Life’s too short, eat a bagel

Life’s too short, eat a bagel

Rachele Feisthamel, who has owned Albany-based Little Dog Advertising for more than seven years, and her husband, Kevin, who is manager of the endocrinology group at Albany Medical Center, in mid-December opened the takeout-only Pearl’s Bagels & Bakery in Crestwood Plaza, near their home in the city’s Whitehall neighborhood. Rachele turns 34 this coming weekend, Kevin is 35, and their daughter, Gigi, is 2½. Answers have been minimally edited for clarity and space.

QWe’ll start with an important first question: The bakery gets its name from the family’s Chihuahua. Does Pearl the dog like bagels?

a: Pearl has had her fair share.

Q Does she have a preference among your nine bagel varieties — plain, rye, onion, maybe pumpernickel?

a: She enjoys whatever Gigi is having.

Q You recently passed the six-month anniversary of Pearl’s opening. You have a single-batch operation for bagels, meaning once you run out, they’re gone for the day. How many bagels did you make at the beginning?

a: We started baking in our home for pickup orders, and the most we ever made was 130. When we opened the shop in December, we were doing 500 to 600 a day.

QOften running out quickly.


a: Some days early on the bagels were gone by 8:30 or 9 o’clock. We had to go up to 1,000 bagels a day within the first month.

QA sign tells customers that if bagels are sold out, they should try one of your house-made challah rolls, which you promise will “pleasantly surprise skeptics.” Has that proven to be true?

a: I’ve been told they’re some of the best people have ever had. We even have people who like them so much they stopped getting their sandwiches on bagels and have them on the challah rolls.

Q: You have converts!

a: Yes. We have at least 10 customers who come in every day we’re open, and there are so many that we see twice a week. I’d say I’m on a first-name basis with most of my customers.

Q: Your advertising company started with a focus on social media but has evolved into focusing on business conceptualization and branding, particularly in the hospitality industry. Of the 70 launches you’ve been involved with in Little Dog Advertising, many were restaurants or otherwise food-based. Even with all that experience, what did you find out you didn’t know when you opened the bakery?

a: A lot! I’m still learning new things every day.

Q: What time does that day start?

Pearl’s Bagels & Bakery

location: 16 Picotte Drive (Crestwood Plaza), Albany

hours: 6 am to 2 pm Wednesday to Sunday, closed Monday and Tuesday

Info: pearlsalbany.com

note: In-person service only. No phone or online orders or delivery. Takeout only. No seating available.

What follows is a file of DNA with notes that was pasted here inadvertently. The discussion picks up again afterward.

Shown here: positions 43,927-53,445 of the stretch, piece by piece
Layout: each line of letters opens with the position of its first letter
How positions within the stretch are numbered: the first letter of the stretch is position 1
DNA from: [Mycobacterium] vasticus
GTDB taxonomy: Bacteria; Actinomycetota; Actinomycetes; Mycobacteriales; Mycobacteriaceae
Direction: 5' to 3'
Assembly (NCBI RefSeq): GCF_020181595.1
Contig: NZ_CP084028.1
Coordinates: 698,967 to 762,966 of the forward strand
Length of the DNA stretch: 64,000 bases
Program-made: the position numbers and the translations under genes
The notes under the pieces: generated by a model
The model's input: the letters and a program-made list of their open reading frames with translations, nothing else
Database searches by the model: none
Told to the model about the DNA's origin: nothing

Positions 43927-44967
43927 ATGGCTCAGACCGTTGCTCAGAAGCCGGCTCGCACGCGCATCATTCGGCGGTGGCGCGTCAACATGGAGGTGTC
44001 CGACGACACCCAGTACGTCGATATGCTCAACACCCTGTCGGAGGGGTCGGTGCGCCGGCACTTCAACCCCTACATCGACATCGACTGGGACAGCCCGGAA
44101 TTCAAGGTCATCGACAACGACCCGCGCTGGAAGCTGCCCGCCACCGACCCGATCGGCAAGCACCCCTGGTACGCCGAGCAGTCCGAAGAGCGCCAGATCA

a: I get up at 1:25 am, and I’m at work by 2:30 or 3, when our bagel baker is already working. I bake off all the baked goods — cookies, brownies, muffins — and make all the challah rolls. When we open at 6, I transition to run the front-of-house operations and be there for customers.

Q: At the very top of your website it says, “We are currently accepting in-house orders only.” For a business born during the pandemic, especially one that started by taking orders via social media, it seems odd that you don’t have online ordering for pickup or offer delivery via third-party apps. Is that because you worry about keeping up with the volume? You still often sell out all of your bagels Friday through Sunday, though they’re usually available all day Wednesday and Thursday.

a: We’re a small shop. And my regulars are against online ordering because they say it will “ruin what Pearl’s is.” The sense of community that is forming has really blown our minds and opened our hearts. Yes, customers have to wait in line most of the time, but they are starting to talk to one another, become friends and make business connections.

Q: How was that community feeling on Mother’s Day?

a: The line started at 5:40 am There must have been 15 people in line when we opened the doors at 6, and everyone was talking to one another.

Q: You and your husband already both had full-time jobs, and, when the planning for Pearl’s started, you also had a child who was younger than a year. Given that you already knew how hard the restaurant industry is, why start your own place, especially one that requires you to go to work in the middle of the night?

a: During COVID, I was reading a book called “The Midnight Library.” It’s about someone who is considering taking their own life, and in between life and death there’s this whole library of lives that they could have lived. I was never mentally in a dark place like that, but it got me thinking about different life trajectories, about how every decision has the potential to put us on a different path, and we just thought, “What if we did this, opened a bagel place?” And we thought, “How would we feel if we didn’t do this?” So we decided to turn our life on its head.

Q: Do you ever tire or bagels?

a: It’s funny. As someone growing up in the ’90s, when there was so much body awareness and emphasis on being fit, I spent most of my life not eating bagels. I lived in New York City on and off for years, and I almost never ate bagels. The irony is not lost on me that I now own aa bagel shop. Life is too short not to eat the bagel.

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